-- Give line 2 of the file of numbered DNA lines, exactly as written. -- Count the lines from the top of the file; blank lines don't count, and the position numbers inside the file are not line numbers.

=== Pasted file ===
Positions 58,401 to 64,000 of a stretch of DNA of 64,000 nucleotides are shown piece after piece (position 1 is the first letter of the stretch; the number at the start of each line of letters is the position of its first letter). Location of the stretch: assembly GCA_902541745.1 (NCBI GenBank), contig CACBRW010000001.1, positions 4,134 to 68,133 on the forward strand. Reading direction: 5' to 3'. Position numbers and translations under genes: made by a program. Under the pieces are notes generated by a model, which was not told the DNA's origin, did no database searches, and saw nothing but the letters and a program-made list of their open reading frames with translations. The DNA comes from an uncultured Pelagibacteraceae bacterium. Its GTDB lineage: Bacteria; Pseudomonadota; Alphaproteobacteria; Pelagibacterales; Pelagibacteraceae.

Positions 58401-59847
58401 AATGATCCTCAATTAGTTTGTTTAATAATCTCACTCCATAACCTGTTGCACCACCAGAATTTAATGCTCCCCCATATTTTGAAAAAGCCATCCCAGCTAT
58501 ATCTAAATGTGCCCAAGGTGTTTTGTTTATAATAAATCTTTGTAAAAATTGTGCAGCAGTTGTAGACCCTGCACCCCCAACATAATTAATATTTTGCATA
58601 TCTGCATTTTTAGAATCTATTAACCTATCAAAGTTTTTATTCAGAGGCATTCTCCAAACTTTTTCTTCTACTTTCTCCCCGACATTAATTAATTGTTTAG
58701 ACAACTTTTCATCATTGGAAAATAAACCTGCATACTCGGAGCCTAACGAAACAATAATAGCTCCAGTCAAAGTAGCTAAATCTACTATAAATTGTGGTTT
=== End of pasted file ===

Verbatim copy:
Positions 58401-59847